6. Get everything in one inbox
      Even if you have to move around messages yourself having one inbox where you can sort through everything can make it easier to extract information from all the emails, documents and more that get passed your way. It especially helps you see when you’re getting the same request through different channels, minimizing the chance you’ll duplicate your work. Even if you’re just picking up a pile of papers and moving them to your physical inbox, you can help speed up the time it takes to process this sort of information, just by having it all in one place.
    7. Ask for clarification
      One of the few things I will do while processing new tasks is to get any necessary clarification. If there’s anything at all that confuses me, I immediately send an email requesting any necessary details or clarifications so that I can be sure that I’m adding the right task to my list. If you’re not sure that you’re correctly interpreting a message, go ahead and confirm you’re thinking the right way: send back an email restating the task and ask for a little confirmation.
    8. Avoid skipping complicated questions
      Skipping an email or memo and promising to come back to it later is an easy way to make sure something slips between the cracks. Rather than avoiding complicated requests or tasks, get them out of your inbox now. That doesn’t mean that you have to figure them out, though — if it’s taking forever to try and figure out just what’s being asked for you, ask for a clarification. You can even turn down the request if that’s a better option. Either way, though, don’t put it off until a later that will never come.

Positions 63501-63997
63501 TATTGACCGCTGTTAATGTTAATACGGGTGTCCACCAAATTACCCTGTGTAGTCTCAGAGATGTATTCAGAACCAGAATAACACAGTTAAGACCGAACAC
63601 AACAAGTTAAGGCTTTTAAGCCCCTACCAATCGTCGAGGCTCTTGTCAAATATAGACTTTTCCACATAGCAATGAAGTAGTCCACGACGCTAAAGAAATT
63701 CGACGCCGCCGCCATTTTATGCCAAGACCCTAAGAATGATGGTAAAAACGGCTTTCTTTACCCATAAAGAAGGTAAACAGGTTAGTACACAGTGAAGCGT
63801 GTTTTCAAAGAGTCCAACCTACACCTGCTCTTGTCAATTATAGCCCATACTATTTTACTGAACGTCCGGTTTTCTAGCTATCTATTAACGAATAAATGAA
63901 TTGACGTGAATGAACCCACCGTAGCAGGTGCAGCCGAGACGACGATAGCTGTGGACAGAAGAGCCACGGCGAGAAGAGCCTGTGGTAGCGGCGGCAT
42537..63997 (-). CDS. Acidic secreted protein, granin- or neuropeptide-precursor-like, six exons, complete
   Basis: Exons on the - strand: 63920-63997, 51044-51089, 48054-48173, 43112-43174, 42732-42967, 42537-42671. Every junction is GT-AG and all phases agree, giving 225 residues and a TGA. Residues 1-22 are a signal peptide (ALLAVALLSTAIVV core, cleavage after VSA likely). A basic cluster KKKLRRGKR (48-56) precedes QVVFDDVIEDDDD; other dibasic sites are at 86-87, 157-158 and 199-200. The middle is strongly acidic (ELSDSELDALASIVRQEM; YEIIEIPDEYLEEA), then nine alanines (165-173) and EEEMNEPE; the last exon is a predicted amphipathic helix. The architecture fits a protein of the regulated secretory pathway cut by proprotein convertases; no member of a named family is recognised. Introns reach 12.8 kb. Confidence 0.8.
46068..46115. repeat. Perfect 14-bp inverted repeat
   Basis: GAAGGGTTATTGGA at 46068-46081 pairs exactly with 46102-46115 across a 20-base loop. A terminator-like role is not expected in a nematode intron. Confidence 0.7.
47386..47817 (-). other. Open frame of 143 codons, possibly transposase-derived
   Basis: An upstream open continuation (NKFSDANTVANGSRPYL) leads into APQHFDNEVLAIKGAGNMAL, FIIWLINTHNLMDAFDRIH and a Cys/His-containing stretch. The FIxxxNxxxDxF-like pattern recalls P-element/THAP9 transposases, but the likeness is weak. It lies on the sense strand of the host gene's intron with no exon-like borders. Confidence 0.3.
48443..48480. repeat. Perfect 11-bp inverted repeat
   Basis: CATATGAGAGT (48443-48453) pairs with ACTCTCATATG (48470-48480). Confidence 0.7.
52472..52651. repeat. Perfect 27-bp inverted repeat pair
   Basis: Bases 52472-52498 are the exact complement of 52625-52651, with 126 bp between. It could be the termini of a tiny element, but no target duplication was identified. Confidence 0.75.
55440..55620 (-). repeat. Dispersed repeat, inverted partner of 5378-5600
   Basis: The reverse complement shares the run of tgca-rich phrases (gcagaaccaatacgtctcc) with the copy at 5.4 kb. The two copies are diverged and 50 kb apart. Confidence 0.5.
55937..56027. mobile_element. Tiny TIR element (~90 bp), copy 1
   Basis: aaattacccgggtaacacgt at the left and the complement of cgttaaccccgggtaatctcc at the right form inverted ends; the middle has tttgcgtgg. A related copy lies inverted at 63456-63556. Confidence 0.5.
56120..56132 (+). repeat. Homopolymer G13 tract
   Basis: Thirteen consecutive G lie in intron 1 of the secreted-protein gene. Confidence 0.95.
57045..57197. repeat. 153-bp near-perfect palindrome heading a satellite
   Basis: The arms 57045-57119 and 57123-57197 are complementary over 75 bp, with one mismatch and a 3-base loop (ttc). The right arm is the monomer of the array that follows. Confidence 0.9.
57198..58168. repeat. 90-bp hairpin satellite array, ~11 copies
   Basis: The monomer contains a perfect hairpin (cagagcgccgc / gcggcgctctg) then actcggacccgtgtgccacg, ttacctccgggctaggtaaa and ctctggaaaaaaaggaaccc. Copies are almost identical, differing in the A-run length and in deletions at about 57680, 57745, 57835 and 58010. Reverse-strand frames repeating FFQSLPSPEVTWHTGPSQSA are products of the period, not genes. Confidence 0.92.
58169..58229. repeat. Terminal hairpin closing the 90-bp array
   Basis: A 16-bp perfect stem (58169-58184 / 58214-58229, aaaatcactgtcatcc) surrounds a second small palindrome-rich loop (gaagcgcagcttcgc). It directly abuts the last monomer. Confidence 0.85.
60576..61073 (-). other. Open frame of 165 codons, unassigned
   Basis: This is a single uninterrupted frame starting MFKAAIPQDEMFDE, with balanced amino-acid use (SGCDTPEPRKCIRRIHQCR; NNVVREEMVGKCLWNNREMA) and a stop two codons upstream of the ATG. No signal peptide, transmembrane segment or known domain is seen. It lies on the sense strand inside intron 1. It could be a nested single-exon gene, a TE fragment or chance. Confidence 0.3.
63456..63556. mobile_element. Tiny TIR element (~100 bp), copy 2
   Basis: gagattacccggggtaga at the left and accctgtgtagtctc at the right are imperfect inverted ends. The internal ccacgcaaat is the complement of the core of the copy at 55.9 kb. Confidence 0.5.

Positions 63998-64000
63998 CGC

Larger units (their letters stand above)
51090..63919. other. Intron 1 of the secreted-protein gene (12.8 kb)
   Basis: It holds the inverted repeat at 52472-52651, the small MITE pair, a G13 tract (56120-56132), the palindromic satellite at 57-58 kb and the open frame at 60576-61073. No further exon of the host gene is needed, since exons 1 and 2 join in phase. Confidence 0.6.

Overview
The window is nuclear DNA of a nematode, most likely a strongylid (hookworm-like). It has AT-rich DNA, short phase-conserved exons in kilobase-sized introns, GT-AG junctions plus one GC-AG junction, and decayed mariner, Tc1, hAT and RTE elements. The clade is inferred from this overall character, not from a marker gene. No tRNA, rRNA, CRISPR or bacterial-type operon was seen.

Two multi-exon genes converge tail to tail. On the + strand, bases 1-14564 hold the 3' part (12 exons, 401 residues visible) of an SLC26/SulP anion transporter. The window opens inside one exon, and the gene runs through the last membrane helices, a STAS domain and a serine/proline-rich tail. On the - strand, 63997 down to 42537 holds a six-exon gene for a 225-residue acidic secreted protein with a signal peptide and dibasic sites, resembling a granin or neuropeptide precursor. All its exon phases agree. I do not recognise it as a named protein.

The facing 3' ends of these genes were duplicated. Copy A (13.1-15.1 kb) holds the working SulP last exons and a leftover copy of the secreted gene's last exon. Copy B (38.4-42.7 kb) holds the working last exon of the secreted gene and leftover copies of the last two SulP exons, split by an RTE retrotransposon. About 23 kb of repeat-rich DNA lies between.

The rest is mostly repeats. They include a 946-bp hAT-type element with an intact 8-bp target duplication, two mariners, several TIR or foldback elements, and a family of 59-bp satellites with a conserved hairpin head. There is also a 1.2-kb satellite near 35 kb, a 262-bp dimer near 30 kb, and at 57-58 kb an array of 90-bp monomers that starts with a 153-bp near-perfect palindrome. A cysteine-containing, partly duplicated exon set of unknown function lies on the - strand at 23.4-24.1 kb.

There’s one bonus tip I can offer: make the emails and memos you send to others easy to translate into tasks. While it may not help you complete your own tasks, making the effort to streamline others’ efforts means that you can minimize back-and-forths about what a colleague really needs to accomplish. It will save you more time than you might expect and might just convince someone else to communicate tasks more clearly as well.

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    If you have any tips on processing all the communications that cross our desks into actions we can actually move forward on our tasks, please share them in the comments.

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    Last Updated on July 3, 2020

    30 Small Habits To Lead A More Peaceful Life

    30 Small Habits To Lead A More Peaceful Life

    In today’s world, true peace must come from within us and our own actions. Here are 30 small things you can do on a regular basis to increase your overall sense of harmony, peace, and well-being:

    1. Don’t go to every fight you’re invited to

    Particularly when you’re around those who thrive on chaos, be willing to decline the invitation to join in on the drama.

    2. Focus on your breath